What’s up with… BT, Vodafone, Huawei

TelecomTV Staff
By TelecomTV Staff

Oct 12, 2023

BT has released a SIM to connect Unmanned Aerial Vehicles (UAVs), otherwise known as drones.

BT has released a SIM to connect Unmanned Aerial Vehicles (UAVs), otherwise known as drones.

  • BT unveils its Drone SIM
  • Vodafone supports connected drone tests in Germany 
  • Huawei’s latest European battle is in Spain

In today’s industry news roundup: BT has launched a SIM device designed to connect unmanned aerial vehicles (UAVs), otherwise known as drones; Vodafone is also droning on in Germany; Huawei gears up for a 5G state aid battle in Spain; and more!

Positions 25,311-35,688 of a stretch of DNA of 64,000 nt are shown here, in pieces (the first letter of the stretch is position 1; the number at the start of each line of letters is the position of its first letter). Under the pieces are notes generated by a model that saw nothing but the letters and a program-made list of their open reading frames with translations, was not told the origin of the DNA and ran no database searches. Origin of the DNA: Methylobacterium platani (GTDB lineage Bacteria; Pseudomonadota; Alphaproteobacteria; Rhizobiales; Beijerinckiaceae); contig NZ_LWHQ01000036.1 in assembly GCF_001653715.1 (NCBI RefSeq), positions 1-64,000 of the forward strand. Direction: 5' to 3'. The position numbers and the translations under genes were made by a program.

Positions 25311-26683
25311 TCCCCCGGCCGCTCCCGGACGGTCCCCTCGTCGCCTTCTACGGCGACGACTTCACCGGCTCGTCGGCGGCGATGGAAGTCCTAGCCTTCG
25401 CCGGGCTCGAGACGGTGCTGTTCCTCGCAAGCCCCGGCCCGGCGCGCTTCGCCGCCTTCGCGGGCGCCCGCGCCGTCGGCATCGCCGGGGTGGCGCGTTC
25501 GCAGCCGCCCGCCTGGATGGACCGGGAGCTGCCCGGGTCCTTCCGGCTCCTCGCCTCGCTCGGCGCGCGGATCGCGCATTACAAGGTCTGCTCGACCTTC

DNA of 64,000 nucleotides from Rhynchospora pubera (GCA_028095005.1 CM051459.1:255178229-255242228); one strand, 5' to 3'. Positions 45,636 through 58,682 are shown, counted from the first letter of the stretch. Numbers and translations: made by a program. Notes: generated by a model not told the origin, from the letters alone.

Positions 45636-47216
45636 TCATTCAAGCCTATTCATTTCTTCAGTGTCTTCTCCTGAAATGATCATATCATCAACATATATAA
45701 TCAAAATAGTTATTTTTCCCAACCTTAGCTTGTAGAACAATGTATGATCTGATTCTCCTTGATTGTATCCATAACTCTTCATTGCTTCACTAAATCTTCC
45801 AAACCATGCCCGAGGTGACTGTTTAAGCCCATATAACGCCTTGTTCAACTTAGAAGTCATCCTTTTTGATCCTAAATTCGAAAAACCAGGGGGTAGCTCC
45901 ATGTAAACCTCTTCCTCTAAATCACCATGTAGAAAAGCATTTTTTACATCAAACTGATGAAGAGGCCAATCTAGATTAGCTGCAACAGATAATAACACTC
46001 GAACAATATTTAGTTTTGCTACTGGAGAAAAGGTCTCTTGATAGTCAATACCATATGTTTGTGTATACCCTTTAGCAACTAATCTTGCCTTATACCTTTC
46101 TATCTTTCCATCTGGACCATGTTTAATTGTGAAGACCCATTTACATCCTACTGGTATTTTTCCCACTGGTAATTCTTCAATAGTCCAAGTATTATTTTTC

BT has unveiled the UK’s first Drone SIM, which is designed to connect with the operator’s EE mobile network from altitude and offer, according to the operator, “continuous connectivity in the sky” with unlimited data plan options. The Drone SIM is also able to “endure vibration, temperature and humidity extremes, supporting all-season drone use” (A Drone for All Seasons? I might watch that movie…) The SIM can enable control of the connected drone and ultra high-definition video streaming, deliver telemetry data to enterprise users, and allow “drone users to capture detailed, survey-quality imagery and video for a wide range of purposes, from search and rescue to infrastructure inspection,” noted BT in this press release. The launch of Drone SIM follows a series of successful trials and development by Etc, the digital startup and incubation unit at BT that invested £5m in unified traffic management (UTM) specialist Altitude Angel at the beginning of this year as part of a joint effort to advance the development of the UK’s 165 mile-long drone superhighway. UPDATE: In a response to questions from TelecomTV, the BT team noted that the Drone SIM supports 4G, 3G and 2G connectivity, but not yet 5G. "We have chosen to launch with 4G as it has much better geographic coverage across the UK and the frequencies in which it operates on our network are better aligned with the Ofcom UAS [unmanned aircraft systems] framework," noted BT. And as for the potential altitude at which the Drone SIM can provide a service, a "connection can happen as high as 400ft," noted BT, and if a customer needed to connect at a higher altitude they would need to consult with the BT drones team.